The EasySep™ Human CD34 Positive Selection Kit II is designed to isolate CD34+ cells from fresh or previously frozen bone marrow or mobilized peripheral blood mononuclear cells, or from previously frozen cord blood mononuclear cells, or from hESC/hiPSC-derived hematopoietic cells by positive selection. Desired cells are targeted with Tetrameric Antibody Complexes recognizing CD34 and dextran-coated magnetic particles. The cocktail also contains an antibody to human Fc receptor to minimize nonspecific binding. Labeled cells are separated using an EasySep™ magnet without the use of columns. Cells of interest remain in the tube while unwanted cells are poured off. The CD34 antigen is expressed on hematopoietic stem and progenitor cells.

This product can be used in place of the EasySep™ Human CD34 Positive Selection Kit (Catalog #18056) for even faster cell isolations.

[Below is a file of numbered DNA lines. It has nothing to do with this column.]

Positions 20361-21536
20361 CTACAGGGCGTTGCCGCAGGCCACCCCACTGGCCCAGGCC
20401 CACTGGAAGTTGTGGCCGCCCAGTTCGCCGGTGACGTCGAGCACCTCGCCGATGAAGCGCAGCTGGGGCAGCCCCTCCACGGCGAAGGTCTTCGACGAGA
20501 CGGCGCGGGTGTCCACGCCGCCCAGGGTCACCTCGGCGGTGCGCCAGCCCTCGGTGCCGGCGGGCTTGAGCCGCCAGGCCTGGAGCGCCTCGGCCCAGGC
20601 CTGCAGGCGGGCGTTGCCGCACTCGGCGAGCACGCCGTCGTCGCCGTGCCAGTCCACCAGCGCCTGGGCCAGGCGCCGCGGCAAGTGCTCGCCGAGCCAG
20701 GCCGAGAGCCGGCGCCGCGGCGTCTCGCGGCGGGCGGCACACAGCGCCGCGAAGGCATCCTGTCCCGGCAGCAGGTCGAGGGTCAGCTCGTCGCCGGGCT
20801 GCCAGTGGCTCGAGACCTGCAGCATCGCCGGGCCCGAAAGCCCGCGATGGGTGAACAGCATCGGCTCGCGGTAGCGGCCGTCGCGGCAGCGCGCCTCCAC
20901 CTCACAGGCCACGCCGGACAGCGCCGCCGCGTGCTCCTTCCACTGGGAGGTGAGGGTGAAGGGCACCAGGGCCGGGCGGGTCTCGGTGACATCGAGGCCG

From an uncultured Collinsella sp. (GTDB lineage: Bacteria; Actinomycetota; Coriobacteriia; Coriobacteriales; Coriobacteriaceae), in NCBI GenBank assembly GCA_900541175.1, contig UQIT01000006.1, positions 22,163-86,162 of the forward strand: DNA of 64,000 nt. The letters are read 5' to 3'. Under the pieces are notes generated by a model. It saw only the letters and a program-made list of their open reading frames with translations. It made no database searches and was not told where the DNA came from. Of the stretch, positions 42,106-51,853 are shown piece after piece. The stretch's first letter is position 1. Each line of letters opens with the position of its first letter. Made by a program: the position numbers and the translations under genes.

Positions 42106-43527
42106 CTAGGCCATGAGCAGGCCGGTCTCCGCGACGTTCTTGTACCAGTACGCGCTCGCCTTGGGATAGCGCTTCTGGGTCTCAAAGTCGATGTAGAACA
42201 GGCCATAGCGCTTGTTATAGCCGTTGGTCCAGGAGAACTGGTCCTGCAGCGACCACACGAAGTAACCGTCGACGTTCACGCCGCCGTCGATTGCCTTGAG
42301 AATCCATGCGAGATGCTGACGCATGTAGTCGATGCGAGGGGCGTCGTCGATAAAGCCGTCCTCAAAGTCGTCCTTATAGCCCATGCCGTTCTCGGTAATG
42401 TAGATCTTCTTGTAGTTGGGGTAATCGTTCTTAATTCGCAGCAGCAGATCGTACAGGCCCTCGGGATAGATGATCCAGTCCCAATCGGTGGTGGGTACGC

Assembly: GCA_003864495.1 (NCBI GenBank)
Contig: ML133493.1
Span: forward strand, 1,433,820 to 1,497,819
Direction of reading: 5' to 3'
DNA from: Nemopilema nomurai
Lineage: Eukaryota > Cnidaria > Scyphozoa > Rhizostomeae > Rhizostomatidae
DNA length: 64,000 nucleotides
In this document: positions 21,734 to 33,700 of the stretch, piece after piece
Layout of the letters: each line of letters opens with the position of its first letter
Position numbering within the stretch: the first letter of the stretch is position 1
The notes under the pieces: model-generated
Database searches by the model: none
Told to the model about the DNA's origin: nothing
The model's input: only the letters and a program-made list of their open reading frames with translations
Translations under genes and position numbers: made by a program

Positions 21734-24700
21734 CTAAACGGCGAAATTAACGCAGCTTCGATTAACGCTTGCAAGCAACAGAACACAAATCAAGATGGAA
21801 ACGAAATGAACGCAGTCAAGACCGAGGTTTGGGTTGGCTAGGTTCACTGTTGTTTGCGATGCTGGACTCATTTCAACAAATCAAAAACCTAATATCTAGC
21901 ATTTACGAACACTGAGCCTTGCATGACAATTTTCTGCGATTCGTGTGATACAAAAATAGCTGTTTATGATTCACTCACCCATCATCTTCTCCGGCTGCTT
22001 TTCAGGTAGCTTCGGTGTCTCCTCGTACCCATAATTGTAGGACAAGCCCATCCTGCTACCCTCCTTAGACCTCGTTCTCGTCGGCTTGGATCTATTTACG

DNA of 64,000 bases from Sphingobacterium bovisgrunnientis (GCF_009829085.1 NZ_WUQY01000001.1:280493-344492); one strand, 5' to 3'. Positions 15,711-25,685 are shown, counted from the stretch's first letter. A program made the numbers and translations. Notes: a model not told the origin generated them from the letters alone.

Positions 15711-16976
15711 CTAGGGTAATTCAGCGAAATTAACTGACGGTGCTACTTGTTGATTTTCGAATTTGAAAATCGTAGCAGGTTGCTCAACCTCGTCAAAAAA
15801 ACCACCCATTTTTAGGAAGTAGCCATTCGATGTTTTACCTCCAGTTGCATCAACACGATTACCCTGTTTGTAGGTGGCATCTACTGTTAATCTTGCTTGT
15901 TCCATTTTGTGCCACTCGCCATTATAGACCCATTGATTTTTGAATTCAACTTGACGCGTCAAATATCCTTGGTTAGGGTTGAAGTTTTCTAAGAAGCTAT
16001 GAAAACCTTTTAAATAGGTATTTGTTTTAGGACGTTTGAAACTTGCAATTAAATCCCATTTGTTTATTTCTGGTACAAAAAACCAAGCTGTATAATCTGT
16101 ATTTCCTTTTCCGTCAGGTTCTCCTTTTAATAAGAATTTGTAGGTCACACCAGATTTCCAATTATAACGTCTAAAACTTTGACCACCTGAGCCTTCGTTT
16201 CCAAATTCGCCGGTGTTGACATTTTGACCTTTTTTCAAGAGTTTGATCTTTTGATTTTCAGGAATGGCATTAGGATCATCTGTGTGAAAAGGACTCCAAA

Magnet Compatibility
• EasySep™ Magnet (Catalog #18000)
• “The Big Easy” EasySep™ Magnet (Catalog #18001)
• RoboSep™-S (Catalog #21000)
Subtype
Cell Isolation Kits
Cell Type
Hematopoietic Stem and Progenitor Cells, Pluripotent Stem Cells
Species
Human
Sample Source
Bone Marrow, Cord Blood, Pluripotent Stem Cells, Other, PBMC, Whole Blood
Selection Method
Positive
Application
Cell Isolation
Brand
EasySep, RoboSep
Area of Interest
Chimerism, Immunology, Stem Cell Biology

Scientific Resources

Product Documentation

Find supporting information and directions for use in the Product Information Sheet or explore additional protocols below.